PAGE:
I hope this answers your questions.

    Best Wishes,

  4. James Stirling

    James Stirling New Member

    Sorry Brendan but I did not catch the “online” in my first read of your original post. So my policy question should have been, why has the UofL gone to the online model rather than the tried and true ‘publish syllabus and test’ model (especially for Classics and history)?
    Best wishes----Jim
  5. fawcettbj

    fawcettbj New Member

    change in policy or evolution

    Hi Jim,

    Before I start apologies if this is overlong but I think to answer your question I may need to give a little history that you may or may not know. In general I'd say a move to online degrees is not really a change in policy but more evolution.

    The University of London External Programme has operated since 1858. Then we offered a ‘publish syllabus and test’ model. The University allowed students to sit for qualifications even though they could not physically attend the university in London. The qualifications were also used to help build capacity in several universities in the UK and throughout the commonwealth. See the last fact on the University of Leicester's key facts or the University of Wales for two examples in the UK and the University of Ghana for an example overseas.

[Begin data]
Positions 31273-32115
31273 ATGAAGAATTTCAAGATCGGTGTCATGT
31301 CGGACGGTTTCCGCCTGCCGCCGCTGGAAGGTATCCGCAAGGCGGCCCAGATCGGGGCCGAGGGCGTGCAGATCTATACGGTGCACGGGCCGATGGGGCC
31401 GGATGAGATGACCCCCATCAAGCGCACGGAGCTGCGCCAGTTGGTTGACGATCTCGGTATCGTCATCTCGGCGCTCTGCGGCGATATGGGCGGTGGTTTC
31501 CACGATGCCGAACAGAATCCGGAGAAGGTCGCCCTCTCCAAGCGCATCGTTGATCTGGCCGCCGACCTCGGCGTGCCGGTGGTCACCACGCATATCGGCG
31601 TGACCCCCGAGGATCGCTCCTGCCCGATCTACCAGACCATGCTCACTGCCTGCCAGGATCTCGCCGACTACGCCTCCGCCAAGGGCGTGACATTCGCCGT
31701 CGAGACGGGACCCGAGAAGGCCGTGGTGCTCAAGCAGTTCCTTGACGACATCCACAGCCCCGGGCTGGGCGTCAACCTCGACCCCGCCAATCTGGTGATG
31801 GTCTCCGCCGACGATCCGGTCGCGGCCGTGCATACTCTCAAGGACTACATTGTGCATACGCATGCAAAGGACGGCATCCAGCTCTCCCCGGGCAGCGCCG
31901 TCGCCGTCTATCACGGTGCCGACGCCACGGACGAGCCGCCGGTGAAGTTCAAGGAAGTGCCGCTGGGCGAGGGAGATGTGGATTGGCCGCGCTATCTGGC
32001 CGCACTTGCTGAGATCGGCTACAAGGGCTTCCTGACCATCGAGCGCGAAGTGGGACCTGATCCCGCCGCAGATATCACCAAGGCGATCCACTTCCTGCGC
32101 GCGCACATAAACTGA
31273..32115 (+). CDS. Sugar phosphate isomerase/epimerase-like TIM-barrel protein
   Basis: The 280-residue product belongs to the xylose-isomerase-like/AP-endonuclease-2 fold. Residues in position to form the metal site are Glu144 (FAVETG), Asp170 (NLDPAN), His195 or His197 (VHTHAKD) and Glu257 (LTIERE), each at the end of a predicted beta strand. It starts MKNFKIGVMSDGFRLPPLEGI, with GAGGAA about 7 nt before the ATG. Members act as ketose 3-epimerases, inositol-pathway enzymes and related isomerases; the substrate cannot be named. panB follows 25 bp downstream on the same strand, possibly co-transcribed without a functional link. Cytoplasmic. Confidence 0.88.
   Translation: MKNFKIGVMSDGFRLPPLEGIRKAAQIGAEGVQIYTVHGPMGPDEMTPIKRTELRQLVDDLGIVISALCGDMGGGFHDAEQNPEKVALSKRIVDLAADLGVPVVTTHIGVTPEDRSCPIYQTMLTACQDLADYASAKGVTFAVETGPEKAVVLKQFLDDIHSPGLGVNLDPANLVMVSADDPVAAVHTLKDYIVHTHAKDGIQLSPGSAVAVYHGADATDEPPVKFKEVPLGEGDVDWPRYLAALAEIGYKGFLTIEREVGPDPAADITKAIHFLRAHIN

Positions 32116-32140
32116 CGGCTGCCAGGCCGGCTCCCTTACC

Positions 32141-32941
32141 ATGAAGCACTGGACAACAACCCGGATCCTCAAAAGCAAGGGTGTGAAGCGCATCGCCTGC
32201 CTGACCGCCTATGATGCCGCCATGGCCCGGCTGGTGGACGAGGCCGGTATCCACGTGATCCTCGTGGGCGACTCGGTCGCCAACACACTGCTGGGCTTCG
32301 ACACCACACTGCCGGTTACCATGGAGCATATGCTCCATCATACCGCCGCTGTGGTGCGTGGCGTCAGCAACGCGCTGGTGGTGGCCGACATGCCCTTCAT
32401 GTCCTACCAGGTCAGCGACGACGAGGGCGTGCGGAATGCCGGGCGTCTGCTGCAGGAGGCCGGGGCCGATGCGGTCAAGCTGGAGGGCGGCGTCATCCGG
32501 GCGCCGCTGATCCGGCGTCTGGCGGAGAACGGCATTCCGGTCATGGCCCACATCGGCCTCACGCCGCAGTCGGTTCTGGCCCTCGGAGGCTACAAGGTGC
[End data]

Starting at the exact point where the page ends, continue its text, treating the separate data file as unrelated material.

However since then the world, technology and the University of London External Programme has moved on. Today we have over 32,000 students in 190 countries on nearly 100 different degree programmes at both postgraduate and undergraduate levels. These students study in a variety of different ways according to the qualification they are studying for and the resources available locally. Many of our students especially in the Far East, Asia, and the Caribbean (and to a lesser extent in Europe, Africa and the Middle East) study at a traditional brick and mortar institution for a University of London degree. Others study independently at a distance.